They almost lost hope in foster care, but these teens found their happy ending instead.
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Ad Council - Adopt US Kids

The first time John and Jane Thomas met three of their kids, they saw so many camera flashes, it felt like the paparazzi were there.

But this wasn’t a newborn photo shoot. It was a meeting in a chain restaurant, and the kids — Jonathan, Alaina, and Isaiah — were 10-, 13-, and 14-year-old siblings who had lived in foster care for most of their lives. Until they met John and Jane, they’d moved around from home to home, and Jonathan, the youngest of the three, was often separated from his older siblings.

John and Jane didn’t plan on taking any pictures at this first meeting because, more than anything else, they wanted the siblings to feel comfortable with them.


But as soon as they opened the door to the restaurant, that plan changed.

“For five minutes, we could not see because [the kids] took like a hundred pictures,” John remembers fondly.

All images provided by the Thomas family.

These kids were so thrilled to meet their prospective parents that they wanted to document every moment of it.

And they weren’t the only ones who were excited.

John had always wanted to adopt, and when he suggested it to Jane after they married in 2006, she got on board right away.

At first, the Pennsylvania couple looked for a child who was between 3 and 5 years old. But in 2007, a family member of Jane's contacted them about a soon-to-be-born baby in need of a family. So they adopted Jordan, the first child they would adopt together. They were in the delivery room when Jordan was born, and John cut his new baby’s umbilical cord.

Soon afterwards, they contacted an adoption agency to resume their search for a 3- to 5-year-old. But that all changed when their case worker asked, “Have you ever thought about teens?”

They hadn’t considered teens before, and because of the huge need for homes for teens in foster care, their case worker suggested they think about it.

After doing some research, John and Jane learned that every year in the United States, more than 20,000 children age out of the foster care system — and immediately face high risks of homelessness, incarceration, and mental health struggles.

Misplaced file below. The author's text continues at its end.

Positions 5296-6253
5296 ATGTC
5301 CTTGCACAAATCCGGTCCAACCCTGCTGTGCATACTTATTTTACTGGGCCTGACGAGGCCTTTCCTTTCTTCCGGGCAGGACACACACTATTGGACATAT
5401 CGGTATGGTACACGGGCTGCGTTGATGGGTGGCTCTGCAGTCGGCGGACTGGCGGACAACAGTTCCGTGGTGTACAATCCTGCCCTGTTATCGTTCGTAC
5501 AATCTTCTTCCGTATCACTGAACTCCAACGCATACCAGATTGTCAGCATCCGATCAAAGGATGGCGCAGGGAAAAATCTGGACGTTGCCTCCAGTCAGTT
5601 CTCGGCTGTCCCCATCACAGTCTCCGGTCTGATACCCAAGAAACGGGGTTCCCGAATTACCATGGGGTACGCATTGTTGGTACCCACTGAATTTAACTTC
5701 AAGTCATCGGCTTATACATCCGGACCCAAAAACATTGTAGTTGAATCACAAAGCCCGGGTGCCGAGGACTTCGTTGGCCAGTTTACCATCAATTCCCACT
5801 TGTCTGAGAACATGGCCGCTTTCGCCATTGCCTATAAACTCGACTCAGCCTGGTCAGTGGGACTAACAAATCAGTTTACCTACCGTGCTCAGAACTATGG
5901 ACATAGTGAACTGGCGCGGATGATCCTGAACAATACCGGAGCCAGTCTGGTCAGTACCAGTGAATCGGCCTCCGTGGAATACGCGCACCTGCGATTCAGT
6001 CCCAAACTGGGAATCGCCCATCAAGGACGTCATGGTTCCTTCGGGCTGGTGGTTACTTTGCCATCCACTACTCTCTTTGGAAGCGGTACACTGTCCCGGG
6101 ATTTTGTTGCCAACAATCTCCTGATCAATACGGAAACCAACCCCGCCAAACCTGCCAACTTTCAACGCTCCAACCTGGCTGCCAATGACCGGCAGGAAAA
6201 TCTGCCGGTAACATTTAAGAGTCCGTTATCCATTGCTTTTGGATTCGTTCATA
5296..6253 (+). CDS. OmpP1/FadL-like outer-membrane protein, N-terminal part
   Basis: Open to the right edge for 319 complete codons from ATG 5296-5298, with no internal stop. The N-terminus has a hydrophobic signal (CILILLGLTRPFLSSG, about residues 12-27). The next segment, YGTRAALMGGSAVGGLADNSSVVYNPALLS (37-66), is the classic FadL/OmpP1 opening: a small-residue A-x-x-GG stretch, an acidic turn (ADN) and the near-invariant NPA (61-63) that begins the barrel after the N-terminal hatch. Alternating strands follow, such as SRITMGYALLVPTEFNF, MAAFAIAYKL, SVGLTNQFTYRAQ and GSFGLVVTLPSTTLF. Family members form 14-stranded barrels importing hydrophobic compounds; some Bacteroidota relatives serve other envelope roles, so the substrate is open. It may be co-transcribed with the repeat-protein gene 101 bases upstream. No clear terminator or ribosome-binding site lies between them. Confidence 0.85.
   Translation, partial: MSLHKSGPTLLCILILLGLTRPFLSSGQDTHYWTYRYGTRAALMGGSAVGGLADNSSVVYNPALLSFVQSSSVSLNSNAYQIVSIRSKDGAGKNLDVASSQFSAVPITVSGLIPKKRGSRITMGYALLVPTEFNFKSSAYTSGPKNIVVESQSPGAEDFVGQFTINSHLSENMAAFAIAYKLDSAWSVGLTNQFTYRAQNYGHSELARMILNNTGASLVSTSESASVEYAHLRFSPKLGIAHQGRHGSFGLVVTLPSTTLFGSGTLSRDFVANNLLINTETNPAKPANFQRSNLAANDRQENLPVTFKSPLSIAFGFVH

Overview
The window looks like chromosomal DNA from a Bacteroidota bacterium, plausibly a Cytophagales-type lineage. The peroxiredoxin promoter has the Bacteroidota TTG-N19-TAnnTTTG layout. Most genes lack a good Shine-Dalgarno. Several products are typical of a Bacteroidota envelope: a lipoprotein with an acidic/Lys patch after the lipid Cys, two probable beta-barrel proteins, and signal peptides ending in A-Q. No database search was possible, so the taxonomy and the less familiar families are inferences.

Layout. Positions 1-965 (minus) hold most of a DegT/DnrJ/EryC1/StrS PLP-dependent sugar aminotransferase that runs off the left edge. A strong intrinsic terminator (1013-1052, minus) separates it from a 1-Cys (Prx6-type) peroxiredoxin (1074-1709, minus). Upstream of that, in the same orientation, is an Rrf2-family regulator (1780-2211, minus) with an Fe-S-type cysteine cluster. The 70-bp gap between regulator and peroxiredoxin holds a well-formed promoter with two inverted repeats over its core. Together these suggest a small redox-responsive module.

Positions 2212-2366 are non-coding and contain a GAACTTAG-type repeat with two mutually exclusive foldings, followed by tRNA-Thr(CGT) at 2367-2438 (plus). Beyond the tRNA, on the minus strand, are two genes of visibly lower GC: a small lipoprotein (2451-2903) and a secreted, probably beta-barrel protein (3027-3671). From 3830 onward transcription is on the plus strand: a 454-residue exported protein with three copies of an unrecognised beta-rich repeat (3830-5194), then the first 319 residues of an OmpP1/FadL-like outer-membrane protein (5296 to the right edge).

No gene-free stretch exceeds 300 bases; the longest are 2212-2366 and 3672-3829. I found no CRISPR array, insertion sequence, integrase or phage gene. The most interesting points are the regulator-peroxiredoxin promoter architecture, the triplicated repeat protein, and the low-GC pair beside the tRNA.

This fact really hit home with them. Jane worked as a prison chaplain and John was a warden, so they both had witnessed some of these effects firsthand. Many of the incarcerated people they worked with had once been youth in foster care.

“We didn't want to see kids end up that way,” John says.

They also learned that siblings have a hard time getting adopted together, so not only did John and Jane decide to adopt teenagers — they set their sights on siblings.

They started attending adoption events and flipping through sibling adoption lists. There were so many in need of homes that it was difficult to narrow down their choices.

But three kids in particular stood out because, for some reason, their photo kept showing up.

“It was like they were following us,” says John.

Those kids were Jonathan, Alaina, and Isaiah.

“By the fourth time of seeing the same wonderful picture of the three of them ... we contacted the agency and said we're interested in these three.”

The kids were interested too. When the adoption agency told them about the couple, the kids zeroed in on John’s job, saying, “If your dad’s a warden, he’ll keep you safe.”

In 2009, John and Jane officially adopted the siblings.

Like many kids from foster care, Jonathan, Alaina, and Isaiah carried their belongings in big black garbage bags when they arrived at the Thomas home. But for the first time, they knew they could finally settle into a home knowing they’d never have to haul around those bags again.

John was determined to teach his kids that love is unconditional.

“We loved them through their initial pain of, are you going to disappear like the last family?” John says. “And we never disappeared. We weren't going anywhere.”

He knew it would take time for the kids to adjust. At first, he wasn’t sure what they would call him — maybe “Mr. John”? But, much to their delight, the kids began calling them Mommy and Daddy almost immediately.